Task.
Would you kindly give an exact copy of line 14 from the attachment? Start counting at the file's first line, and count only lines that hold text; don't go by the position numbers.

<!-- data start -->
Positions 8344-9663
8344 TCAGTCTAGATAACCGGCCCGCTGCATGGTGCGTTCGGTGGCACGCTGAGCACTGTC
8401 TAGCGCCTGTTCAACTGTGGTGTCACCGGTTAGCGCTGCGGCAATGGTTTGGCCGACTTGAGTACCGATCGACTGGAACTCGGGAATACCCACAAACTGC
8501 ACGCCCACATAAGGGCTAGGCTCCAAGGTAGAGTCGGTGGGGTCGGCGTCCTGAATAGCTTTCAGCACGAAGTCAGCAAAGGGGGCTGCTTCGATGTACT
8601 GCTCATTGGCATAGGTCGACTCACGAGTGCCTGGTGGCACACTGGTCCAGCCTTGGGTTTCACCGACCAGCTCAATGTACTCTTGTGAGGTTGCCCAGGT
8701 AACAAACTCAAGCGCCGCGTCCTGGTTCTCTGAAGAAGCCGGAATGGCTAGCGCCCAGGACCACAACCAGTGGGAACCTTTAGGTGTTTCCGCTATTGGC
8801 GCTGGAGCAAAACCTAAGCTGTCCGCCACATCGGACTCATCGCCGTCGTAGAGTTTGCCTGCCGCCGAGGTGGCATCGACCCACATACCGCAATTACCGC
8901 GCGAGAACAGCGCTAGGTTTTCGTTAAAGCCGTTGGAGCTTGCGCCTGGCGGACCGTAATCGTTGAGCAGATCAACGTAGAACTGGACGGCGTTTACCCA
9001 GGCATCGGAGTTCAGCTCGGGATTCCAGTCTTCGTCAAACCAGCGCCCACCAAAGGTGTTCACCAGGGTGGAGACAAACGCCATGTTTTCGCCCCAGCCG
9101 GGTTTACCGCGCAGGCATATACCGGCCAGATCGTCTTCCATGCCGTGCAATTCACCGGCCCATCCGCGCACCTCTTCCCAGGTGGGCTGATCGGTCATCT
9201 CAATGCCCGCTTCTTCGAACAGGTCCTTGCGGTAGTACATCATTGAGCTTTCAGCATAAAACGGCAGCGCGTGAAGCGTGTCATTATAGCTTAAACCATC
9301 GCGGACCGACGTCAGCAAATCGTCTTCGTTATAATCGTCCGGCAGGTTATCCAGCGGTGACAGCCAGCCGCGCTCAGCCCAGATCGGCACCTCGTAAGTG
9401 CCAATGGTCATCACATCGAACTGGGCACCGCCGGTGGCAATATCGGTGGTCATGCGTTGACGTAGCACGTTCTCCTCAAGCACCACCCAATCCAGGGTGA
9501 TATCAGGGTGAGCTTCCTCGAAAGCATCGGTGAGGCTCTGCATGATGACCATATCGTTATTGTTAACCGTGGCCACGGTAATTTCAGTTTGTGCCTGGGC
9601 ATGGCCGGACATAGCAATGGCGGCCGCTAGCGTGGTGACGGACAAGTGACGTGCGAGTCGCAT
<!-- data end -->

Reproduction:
9501 TATCAGGGTGAGCTTCCTCGAAAGCATCGGTGAGGCTCTGCATGATGACCATATCGTTATTGTTAACCGTGGCCACGGTAATTTCAGTTTGTGCCTGGGC